Dodd-Frank Timeline, Feasibility Study on the Adoption of Standardized Computer-readable Algorithmic Descriptions
| Proposal Date
|| Comment Deadline
|| Study Issued
| December 9, 2010
|| December 31, 2010
|| April 7 2011
April 7, 2011
One of the mandates of the Dodd-Frank Act was a requirement that the Commodity Futures Trading Commission (CFTC) and the Securities and Exchange Commission (SEC) jointly study the feasibility and logistics of adopting standardized, computer-readable algorithmic descriptions to describe complex financial derivatives, and whether these descriptions, combined with "standardized legal definitions, may serve as the binding legal definition of derivative contracts."
- current technology is capable of representing derivatives using a common set of computer-readable descriptions. These descriptions are precise enough to use both for the calculation of net exposures and to serve as part or all of a binding legal contract.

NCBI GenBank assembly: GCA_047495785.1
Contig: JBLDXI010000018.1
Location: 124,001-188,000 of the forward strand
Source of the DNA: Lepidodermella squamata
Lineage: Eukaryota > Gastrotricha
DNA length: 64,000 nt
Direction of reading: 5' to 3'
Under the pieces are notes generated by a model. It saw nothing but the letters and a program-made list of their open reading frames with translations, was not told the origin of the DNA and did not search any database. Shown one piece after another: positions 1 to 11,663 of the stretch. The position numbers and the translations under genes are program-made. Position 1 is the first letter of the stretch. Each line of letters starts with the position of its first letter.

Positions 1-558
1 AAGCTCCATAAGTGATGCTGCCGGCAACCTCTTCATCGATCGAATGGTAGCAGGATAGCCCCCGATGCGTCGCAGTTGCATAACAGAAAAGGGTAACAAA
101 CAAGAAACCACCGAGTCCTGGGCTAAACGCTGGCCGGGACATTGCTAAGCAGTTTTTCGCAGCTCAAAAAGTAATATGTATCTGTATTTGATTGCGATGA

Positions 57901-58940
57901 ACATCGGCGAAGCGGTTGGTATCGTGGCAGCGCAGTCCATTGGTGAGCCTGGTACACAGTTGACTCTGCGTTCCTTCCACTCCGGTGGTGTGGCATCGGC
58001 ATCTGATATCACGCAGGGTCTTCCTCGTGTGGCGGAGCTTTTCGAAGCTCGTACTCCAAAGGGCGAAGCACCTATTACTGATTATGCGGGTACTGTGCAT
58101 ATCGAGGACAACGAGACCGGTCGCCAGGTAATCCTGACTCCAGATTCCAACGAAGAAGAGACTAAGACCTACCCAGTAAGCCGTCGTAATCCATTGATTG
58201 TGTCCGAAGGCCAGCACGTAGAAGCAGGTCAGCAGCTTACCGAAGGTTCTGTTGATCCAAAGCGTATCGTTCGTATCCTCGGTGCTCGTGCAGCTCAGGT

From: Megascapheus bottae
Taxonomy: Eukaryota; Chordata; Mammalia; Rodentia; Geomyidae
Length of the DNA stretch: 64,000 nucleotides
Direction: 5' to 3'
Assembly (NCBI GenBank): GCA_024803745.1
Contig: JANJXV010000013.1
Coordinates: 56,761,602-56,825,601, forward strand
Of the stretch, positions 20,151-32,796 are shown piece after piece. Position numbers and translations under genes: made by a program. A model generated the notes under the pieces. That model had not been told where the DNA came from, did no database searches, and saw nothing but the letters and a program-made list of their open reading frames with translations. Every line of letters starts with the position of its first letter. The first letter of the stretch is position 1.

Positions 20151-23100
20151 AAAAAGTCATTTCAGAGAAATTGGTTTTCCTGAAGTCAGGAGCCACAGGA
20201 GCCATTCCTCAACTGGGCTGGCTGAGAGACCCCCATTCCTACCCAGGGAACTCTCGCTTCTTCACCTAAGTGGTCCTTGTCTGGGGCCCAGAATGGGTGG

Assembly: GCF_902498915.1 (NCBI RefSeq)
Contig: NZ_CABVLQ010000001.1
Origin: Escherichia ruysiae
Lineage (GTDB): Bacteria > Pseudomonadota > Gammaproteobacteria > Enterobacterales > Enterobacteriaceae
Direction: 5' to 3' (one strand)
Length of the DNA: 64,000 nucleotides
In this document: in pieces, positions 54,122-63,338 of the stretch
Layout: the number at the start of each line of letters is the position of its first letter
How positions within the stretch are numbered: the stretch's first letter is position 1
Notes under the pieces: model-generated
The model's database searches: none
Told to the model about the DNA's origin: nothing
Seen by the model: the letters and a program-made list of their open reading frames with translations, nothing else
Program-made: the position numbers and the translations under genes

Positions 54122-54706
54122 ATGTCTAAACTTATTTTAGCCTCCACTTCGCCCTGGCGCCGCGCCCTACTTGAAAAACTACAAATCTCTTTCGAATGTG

- before mandating the use of standardized descriptions for all derivatives, the following are needed:
- a universal entity identifier and product or instrument identifiers,
- a further analysis of the costs and benefits of having all aspects of legal documents related to derivatives represented electronically, and
- a uniform way to represent financial terms not covered by existing definitions.
A copy of the study can be found below.
- ↑ CFTC-SEC delivers report on mandating algorithmic description for derivatives. CommodityOnline. Retrieved on April 11, 2011.